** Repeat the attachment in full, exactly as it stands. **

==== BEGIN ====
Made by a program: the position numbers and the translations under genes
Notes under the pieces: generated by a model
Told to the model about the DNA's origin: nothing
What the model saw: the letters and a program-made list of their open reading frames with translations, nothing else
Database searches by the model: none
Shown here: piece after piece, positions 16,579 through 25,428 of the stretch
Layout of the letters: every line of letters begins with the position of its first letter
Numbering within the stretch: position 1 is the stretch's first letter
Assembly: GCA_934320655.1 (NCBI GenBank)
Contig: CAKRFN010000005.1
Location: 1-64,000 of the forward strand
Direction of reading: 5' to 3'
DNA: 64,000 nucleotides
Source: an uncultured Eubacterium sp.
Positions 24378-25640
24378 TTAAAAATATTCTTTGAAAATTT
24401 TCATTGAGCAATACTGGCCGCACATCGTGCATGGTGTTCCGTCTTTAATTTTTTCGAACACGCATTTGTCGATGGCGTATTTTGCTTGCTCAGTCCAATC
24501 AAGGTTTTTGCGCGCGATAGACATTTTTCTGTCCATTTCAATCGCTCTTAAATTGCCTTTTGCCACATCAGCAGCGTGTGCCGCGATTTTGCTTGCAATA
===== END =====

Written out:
Made by a program: the position numbers and the translations under genes
Notes under the pieces: generated by a model
Told to the model about the DNA's origin: nothing
What the model saw: the letters and a program-made list of their open reading frames with translations, nothing else
Database searches by the model: none
Shown here: piece after piece, positions 16,579 through 25,428 of the stretch
Layout of the letters: every line of letters begins with the position of its first letter
Numbering within the stretch: position 1 is the stretch's first letter
Assembly: GCA_934320655.1 (NCBI GenBank)
Contig: CAKRFN010000005.1
Location: 1-64,000 of the forward strand
Direction of reading: 5' to 3'
DNA: 64,000 nucleotides
Source: an uncultured Eubacterium sp.
Positions 24378-25640
24378 TTAAAAATATTCTTTGAAAATTT
24401 TCATTGAGCAATACTGGCCGCACATCGTGCATGGTGTTCCGTCTTTAATTTTTTCGAACACGCATTTGTCGATGGCGTATTTTGCTTGCTCAGTCCAATC
24501 AAGGTTTTTGCGCGCGATAGACATTTTTCTGTCCATTTCAATCGCTCTTAAATTGCCTTTTGCCACATCAGCAGCGTGTGCCGCGATTTTGCTTGCAATA